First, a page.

Friday, December 28, 2007

Rehairing Bows

I will be rehairing bows this weekend. I try to do several at one time so that I can have all the tools I need out at the same time.

Here are several things to consider when having a bow rehaired:

1. Real vs. Synthetic Hair - The only time I use synthetic hair is if someone wants to store (and not use) a rehaired bow (e.g., they don't play but they want the bow rehaired for sentimental reasons). The synthetic hair doesn't attrack the carpet weevils that eat the hair out of bows. I use real horsehair in bows that will actually get used because the real hair plays much better than synthetic hair. The synthetic hair is more slippery than real hair, and it doesn't accept the rosin as easily.

2. How often should I rehair my bow? - Professional classical players generally rehair bows every 6-8 months I've been told. This information came from Liesl Schoenberger who has played Carnegie Hall & European tours classically, and also performed on the Grand Ol' Opry.

The hair tends to get brittle after a certain amount of time and loses its elasticity. I only rehair my bow when there's not enough hair left to play! If the hair gets too old, or if the bows gets exposed to hot weather, the rosin dust can actually harden on the hair. You will see this with old bows that have been stored away in cases in attics and such. If this happens, you should probably rehair. If your bow gets something spilled on it, then you should also probably rehair.

3. Can I clean the bow hair? - I have heard of this, and I have even seen kits that you can purchase to clean the hair. Unless you've spilled something on the hair that's sticky or slippery, you probably don't need to clean the hair. Some say to use alcohol, though I would think this would make the hair brittle and more apt to break. It can also remove lacquer. I have also heard to use a soap and water mixture. I haven't actually used either.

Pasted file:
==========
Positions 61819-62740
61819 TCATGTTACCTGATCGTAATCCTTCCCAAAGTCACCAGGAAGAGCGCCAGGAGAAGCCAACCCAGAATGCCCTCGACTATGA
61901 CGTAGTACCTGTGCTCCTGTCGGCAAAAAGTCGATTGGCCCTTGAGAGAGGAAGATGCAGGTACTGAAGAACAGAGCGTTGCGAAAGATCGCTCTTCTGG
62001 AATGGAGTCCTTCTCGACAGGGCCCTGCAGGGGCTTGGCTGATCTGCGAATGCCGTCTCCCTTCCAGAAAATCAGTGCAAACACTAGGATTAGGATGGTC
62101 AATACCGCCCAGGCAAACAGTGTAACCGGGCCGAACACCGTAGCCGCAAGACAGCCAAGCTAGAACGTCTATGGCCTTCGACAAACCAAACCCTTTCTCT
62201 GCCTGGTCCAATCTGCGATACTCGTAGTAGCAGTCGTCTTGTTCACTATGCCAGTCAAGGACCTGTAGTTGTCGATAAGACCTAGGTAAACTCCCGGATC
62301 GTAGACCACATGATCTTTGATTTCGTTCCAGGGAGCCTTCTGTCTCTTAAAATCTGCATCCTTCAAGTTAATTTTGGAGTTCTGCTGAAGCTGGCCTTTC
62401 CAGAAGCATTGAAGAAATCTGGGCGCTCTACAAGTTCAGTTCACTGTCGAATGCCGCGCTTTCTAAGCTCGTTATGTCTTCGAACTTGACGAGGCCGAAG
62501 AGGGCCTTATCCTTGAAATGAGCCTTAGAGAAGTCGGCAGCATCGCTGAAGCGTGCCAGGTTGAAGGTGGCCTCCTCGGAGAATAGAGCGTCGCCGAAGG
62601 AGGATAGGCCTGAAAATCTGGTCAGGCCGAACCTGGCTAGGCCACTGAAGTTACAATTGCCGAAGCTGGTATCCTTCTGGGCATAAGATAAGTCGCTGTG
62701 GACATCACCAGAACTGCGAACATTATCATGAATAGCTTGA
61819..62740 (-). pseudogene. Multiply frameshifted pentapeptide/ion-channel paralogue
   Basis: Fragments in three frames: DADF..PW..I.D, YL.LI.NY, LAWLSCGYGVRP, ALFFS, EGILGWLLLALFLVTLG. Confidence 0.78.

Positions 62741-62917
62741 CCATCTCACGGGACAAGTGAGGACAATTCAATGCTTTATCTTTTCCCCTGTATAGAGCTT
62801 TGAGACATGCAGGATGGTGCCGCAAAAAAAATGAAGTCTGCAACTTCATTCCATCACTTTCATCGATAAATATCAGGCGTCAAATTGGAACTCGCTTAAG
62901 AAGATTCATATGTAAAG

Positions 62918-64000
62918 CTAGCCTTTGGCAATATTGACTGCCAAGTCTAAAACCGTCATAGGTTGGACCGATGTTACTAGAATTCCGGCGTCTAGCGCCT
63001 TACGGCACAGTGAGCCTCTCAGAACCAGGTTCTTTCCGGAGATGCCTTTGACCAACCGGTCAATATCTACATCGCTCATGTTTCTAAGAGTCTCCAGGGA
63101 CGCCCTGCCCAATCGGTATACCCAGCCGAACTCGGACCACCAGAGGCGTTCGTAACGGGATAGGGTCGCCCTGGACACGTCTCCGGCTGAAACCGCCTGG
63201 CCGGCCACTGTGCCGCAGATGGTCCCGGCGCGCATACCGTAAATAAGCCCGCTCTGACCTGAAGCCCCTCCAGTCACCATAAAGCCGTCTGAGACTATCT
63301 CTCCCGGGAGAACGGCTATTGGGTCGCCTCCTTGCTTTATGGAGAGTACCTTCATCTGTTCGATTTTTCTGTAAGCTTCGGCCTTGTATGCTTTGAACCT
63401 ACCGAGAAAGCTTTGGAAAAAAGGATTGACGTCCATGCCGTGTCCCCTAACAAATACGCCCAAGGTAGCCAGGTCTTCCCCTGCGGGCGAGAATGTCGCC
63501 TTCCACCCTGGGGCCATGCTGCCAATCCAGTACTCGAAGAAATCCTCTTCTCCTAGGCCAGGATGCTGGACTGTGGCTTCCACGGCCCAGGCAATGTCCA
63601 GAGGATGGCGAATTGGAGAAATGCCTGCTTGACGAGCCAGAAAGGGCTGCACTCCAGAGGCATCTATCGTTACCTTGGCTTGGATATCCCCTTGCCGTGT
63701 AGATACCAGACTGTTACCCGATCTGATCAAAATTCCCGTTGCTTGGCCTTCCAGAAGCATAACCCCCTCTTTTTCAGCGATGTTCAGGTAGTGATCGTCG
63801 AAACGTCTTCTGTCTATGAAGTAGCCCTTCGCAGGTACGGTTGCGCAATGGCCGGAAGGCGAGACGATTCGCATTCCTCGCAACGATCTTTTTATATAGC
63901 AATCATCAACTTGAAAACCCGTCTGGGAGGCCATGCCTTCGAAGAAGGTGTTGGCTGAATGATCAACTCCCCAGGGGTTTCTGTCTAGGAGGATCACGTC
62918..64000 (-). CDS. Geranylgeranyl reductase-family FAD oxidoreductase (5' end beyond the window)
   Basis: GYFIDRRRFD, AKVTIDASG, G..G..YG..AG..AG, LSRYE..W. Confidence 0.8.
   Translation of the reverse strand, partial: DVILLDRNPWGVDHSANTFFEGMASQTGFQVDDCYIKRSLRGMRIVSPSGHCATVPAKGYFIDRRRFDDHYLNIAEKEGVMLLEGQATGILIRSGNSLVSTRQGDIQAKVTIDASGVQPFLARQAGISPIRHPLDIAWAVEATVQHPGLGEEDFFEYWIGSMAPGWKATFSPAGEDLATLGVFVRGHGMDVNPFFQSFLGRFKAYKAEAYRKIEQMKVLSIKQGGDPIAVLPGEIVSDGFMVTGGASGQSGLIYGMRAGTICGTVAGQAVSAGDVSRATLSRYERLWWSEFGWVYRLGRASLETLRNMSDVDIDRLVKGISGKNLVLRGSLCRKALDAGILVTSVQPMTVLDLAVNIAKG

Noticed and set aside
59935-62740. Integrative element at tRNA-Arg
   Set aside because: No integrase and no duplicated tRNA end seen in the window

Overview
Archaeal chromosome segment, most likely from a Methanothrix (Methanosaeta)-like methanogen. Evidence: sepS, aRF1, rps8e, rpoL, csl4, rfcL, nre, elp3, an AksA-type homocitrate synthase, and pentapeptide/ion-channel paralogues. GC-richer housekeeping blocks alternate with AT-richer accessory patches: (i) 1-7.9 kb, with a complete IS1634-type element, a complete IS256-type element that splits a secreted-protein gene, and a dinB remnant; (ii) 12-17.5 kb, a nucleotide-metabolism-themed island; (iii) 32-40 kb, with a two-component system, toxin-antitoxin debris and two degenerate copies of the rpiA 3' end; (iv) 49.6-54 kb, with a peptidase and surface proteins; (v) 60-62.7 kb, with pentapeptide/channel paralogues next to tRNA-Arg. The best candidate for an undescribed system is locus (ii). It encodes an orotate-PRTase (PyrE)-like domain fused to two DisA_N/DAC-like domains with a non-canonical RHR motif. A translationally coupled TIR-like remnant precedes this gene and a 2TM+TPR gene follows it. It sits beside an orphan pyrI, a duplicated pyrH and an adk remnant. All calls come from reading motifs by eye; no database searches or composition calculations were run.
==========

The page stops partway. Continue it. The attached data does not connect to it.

4. Should I get my bow rehaired or should I purchase a new bow? - This all depends upon how much you like the bow you are considering rehairing. If it is a very inexpensive bow ($40 or less), then I would only rehair it if I really LOVED the bow. It costs $40 to rehair a bow, so it wouldn't be cost effective otherwise. Make sure the bow you want to rehair is straight when sighting down the bow from the frog to the tip, and also make sure the bow has ample camber. Camber is the natural curve of the bow. Bows that lack camber tend to be bouncy and are very hard to rehair properly because the hair tension depends upon proper camber. Take a look at the photos below to see the difference between warping (something you don't want) and camber (something you do want):

This bow is warped. You can see that when viewed frog to tip, it veers off to the right.

This bow has proper camber. With the hair loosened, the hair touches the middle of the bow. You may have to click on the picture to enlarge it enough for a good view.

This bow has no camber. With the hair all the way loosened, the hair doesn't even come close to touching the middle of the bow. You may have to click on the picture to enlarge it enough for a good view.

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